2007/8/7, Ronald Fischer <ronald.fischer / venyon.com>:
> > You would have to also explain how embedded control characters will be
> > printed because there is no way I know of at the moment that would
> > allow to embed e.g. a newline in a single quote string:
>
> Good point. I overlooked this. But there are easy workarounds. For
> example,
> pretty_inspectq could revert to double quotation if the string to be
> printed
> can not be formatted using single quotes. Or (remember that I don't want
> to change the default behaviour of pretty_inspect) an exception is
> thrown in
> this case, which makes sense: The user requests pretty_inspecting in
> single
> quotes, but if it is not possible, we should blame the user.
>
> > If you introduce a new syntax
>
> Certainly not! I don't want to open *that* can of worms.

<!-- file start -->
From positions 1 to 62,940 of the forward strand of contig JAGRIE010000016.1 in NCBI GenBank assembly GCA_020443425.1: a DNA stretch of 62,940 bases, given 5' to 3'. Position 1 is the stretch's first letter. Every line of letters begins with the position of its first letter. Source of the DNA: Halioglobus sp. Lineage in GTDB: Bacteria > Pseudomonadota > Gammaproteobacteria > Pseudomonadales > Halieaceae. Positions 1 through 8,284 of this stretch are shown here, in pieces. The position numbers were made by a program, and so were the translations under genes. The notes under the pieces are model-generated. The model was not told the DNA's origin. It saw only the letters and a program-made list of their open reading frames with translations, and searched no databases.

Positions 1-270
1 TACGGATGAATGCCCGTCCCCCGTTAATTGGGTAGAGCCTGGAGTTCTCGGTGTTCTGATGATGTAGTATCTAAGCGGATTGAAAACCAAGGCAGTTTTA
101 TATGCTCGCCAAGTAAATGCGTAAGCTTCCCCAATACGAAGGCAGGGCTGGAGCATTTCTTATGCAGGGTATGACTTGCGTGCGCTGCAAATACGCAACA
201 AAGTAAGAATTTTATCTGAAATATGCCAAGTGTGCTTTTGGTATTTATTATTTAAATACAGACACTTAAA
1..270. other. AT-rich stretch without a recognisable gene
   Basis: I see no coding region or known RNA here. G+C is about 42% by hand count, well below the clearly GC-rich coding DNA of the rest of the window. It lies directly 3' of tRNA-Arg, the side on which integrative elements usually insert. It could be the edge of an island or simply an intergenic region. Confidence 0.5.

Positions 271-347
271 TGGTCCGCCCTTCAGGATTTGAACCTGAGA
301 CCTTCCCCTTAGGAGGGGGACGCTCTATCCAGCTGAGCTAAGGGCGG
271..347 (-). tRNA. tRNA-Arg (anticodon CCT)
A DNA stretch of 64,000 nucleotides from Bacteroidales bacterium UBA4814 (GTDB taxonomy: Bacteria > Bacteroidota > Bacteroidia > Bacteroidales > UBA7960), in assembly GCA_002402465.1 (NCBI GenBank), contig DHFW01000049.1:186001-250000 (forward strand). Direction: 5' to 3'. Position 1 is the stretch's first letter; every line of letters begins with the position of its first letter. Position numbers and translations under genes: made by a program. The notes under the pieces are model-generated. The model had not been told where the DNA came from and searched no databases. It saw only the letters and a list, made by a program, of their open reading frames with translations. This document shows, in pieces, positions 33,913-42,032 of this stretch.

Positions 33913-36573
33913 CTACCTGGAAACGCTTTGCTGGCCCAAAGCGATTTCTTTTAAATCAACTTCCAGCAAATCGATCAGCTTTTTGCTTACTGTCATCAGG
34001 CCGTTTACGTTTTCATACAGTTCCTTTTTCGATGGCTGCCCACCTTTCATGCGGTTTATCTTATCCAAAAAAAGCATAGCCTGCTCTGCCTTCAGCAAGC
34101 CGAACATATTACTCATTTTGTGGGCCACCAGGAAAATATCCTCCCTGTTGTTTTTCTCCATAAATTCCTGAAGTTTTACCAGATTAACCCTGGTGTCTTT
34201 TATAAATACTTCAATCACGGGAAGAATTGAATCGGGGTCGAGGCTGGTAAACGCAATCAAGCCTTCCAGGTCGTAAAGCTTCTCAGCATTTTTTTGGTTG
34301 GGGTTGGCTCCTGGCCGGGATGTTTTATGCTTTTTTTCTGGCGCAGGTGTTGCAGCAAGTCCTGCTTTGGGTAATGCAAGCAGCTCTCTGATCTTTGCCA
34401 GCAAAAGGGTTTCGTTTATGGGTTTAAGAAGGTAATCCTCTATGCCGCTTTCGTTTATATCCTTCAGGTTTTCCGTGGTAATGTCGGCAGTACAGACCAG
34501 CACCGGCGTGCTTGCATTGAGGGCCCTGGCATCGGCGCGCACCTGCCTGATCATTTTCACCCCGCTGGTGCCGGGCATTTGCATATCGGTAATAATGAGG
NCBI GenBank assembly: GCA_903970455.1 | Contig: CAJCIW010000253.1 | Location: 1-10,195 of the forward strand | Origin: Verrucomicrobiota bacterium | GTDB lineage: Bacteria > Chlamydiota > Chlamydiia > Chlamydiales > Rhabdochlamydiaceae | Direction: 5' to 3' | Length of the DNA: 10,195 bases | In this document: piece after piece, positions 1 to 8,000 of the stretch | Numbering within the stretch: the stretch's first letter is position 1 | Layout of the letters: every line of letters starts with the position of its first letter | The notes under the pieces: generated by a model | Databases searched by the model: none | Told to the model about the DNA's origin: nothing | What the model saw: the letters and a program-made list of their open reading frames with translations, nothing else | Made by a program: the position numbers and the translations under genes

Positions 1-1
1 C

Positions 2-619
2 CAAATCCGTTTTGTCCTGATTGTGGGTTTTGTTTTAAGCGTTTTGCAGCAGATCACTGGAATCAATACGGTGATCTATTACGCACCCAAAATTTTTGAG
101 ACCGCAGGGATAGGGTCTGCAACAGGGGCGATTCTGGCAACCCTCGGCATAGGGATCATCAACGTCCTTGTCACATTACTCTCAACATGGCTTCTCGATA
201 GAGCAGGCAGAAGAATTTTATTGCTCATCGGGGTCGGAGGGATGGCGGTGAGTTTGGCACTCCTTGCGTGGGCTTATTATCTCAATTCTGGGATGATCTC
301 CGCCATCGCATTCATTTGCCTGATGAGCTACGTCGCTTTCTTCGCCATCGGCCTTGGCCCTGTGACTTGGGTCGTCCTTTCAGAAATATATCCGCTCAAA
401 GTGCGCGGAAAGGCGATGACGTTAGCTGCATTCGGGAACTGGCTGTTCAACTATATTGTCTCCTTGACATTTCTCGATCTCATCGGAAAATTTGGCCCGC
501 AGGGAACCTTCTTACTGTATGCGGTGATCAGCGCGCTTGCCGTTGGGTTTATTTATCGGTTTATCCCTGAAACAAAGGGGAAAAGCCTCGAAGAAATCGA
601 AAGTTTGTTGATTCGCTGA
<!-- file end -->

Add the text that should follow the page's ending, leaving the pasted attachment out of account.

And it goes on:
>
> > Btw, there is another variant for switching between single and double
> > quotes: you can use a global variable.  This has the advantage that
> > you do not need to touch any #inspect implementation of custom classes
> > - but comes at a price of course.
>
> Hmmmmm.... here I don't see the point.

Global variables are generally considered bad OO and you should
normally try to avoid them if possible.

> In my case, I use pretty_inspect to "marshal" Ruby data types (they
> are written to a file, which is then edited by the user, and finally
> eval'ed by another Ruby application). I use pretty_inspect to easily
> format Ruby structures (arrays...), but for the user, it is more
> convenient
> to use single quoted strings when editing the data, because he needs
> to care less about escaping rules.

The proper way to do this would of course be a decent parser because
eval has serious security implications.  :-) You could use YAML or XML
for this although I believe you will find XML too verbose. :-)

Kind regards

robert